It is a very serious matter when a foreign country in this case the United States tries to usurp certain powers over other countries and its citizens, or the people and permanent residents of those countries.
The Honourable Sinclair StevensThis man certainly knows how to get to the crux of the matter because fundamentally this is what the United States of America is trying to accomplish with FATCA, the Foreign Account Tax Compliance Act. The question, of course, is whether or not the other countries of the world are going to let them get away with it. (Oddly enough the French I've talked to seem to think the Americans are on to something with this law. Go figure.)
Progressive Canadian Party/Parti Progressiste Canadian
A few weeks ago a forum on FATCA was organized in Toronto, Canada and hosted by the Canadian Progressive Party. There were many great speakers including Peter Dunn of the Isaac Brock Society and James Jatras of Repeal FATCA.
Nine videos of the event can be found here: FATCA Forum.
All of them are excellent and I encourage you to have a listen and to pass them along.
What a pleasure to see a gathering where the subject of FATCA is taken very VERY seriously indeed. And where the issues, the really important ones like sovereignty, civil liberties, human rights and international law, are so eloquently discussed.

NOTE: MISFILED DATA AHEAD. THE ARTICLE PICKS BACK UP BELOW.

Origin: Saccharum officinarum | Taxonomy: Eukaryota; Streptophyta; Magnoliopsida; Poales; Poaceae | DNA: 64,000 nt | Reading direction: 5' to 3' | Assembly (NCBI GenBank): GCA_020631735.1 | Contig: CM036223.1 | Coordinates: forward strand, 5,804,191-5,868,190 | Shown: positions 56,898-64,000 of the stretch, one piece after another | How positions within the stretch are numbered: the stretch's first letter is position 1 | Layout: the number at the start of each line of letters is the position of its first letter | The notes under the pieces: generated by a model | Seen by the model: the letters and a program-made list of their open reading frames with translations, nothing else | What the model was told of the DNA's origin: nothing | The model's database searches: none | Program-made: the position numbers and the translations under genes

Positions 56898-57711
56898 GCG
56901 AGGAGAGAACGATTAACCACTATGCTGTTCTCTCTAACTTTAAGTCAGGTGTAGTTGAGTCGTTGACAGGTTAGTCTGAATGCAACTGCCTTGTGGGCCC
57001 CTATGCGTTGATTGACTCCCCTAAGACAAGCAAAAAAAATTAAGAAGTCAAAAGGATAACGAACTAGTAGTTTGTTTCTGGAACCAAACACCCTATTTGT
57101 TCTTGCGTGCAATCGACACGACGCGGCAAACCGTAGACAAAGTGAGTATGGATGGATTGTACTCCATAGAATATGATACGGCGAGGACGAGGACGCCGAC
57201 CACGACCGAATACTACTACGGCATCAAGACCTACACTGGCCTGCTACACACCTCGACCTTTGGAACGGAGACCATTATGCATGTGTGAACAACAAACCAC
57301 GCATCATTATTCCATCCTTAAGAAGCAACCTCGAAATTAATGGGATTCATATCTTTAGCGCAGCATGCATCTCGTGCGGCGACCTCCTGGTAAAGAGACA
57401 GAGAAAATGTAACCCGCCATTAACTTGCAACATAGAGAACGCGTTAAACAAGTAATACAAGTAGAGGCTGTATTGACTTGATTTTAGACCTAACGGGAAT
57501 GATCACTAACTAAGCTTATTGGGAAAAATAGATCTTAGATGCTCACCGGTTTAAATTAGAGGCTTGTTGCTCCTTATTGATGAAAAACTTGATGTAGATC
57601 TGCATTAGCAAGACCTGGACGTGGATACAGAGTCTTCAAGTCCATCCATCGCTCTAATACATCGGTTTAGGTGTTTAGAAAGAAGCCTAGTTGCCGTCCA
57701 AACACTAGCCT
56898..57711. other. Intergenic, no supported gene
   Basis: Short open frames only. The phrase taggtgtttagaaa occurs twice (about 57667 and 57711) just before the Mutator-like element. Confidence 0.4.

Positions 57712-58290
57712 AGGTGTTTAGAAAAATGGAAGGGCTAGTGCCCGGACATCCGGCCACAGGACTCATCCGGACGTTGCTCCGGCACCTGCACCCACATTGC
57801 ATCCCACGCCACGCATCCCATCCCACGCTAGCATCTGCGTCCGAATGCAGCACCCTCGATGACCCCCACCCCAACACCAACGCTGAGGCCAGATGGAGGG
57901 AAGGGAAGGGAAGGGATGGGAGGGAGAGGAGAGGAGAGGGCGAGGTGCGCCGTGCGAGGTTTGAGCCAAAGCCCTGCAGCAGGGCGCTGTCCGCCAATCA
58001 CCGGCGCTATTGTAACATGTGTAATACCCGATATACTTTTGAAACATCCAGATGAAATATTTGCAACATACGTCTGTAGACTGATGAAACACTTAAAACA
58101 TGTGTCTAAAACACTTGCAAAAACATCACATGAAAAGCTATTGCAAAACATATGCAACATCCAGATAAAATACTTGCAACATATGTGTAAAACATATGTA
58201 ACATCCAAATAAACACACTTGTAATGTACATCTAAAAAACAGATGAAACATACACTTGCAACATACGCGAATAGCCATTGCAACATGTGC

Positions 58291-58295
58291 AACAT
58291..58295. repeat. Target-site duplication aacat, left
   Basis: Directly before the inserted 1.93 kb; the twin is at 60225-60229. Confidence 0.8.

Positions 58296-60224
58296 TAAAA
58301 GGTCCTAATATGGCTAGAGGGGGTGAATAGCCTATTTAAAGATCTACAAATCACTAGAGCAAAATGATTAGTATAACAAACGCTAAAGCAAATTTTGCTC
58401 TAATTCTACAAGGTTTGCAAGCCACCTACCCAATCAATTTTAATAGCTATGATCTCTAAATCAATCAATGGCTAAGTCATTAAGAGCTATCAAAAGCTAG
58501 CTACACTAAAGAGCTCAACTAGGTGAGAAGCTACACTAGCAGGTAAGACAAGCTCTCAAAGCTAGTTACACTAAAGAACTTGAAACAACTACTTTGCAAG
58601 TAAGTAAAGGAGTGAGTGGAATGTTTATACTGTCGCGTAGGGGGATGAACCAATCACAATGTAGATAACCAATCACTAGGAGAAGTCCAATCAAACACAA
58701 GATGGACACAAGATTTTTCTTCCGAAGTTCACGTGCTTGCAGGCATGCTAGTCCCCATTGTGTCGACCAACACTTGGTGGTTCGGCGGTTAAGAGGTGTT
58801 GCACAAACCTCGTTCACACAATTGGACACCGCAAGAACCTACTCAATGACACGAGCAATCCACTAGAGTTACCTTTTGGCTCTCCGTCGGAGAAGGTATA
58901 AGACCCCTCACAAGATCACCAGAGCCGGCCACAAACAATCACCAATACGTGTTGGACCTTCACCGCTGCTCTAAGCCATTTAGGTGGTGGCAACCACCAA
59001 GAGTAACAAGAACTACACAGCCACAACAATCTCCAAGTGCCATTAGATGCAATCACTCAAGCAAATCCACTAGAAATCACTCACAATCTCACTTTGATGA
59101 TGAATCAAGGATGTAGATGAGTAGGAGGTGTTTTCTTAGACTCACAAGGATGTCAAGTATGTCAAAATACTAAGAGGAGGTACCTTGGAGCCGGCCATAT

I thought Allison Christians' of the McGill Law School (blog here) talk was particularly fine and so I am re-posting it here. I learned a great deal (tax treaty override? I had no idea) and I loved her passion. She does a fine job of explaining why something that sounds so reasonable to many (catch those "rich tax cheats") is pure poison, a legal nightmare, which will have an impact well beyond the few people the law was ostensibly designed to catch. I wonder if Americans back in the homeland understand that this American law (FATCA) is basically telling other countries (like Canada) to break their own laws or else. She also raises the question of whether or not FATCA could be considered an impediment to American citizens' freedom of movement (their ability to move out of the U.S. and around the world) and suggests that a U.S. constitutional scholar have a look at this. And finally she discusses FATCA and international law. Fascinating stuff.